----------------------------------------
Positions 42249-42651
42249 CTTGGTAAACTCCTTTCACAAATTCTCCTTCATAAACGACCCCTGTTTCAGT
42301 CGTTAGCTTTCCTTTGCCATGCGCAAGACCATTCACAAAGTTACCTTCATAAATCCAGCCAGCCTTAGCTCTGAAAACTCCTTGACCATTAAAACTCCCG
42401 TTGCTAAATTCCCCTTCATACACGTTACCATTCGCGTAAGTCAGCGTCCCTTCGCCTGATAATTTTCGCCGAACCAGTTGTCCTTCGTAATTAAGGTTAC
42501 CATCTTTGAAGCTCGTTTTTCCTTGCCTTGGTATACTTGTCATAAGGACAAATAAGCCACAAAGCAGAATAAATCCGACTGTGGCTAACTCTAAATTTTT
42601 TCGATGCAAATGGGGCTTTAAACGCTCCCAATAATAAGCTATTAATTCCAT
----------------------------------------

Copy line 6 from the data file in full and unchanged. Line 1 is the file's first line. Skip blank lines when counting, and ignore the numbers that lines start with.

42601 TCGATGCAAATGGGGCTTTAAACGCTCCCAATAATAAGCTATTAATTCCAT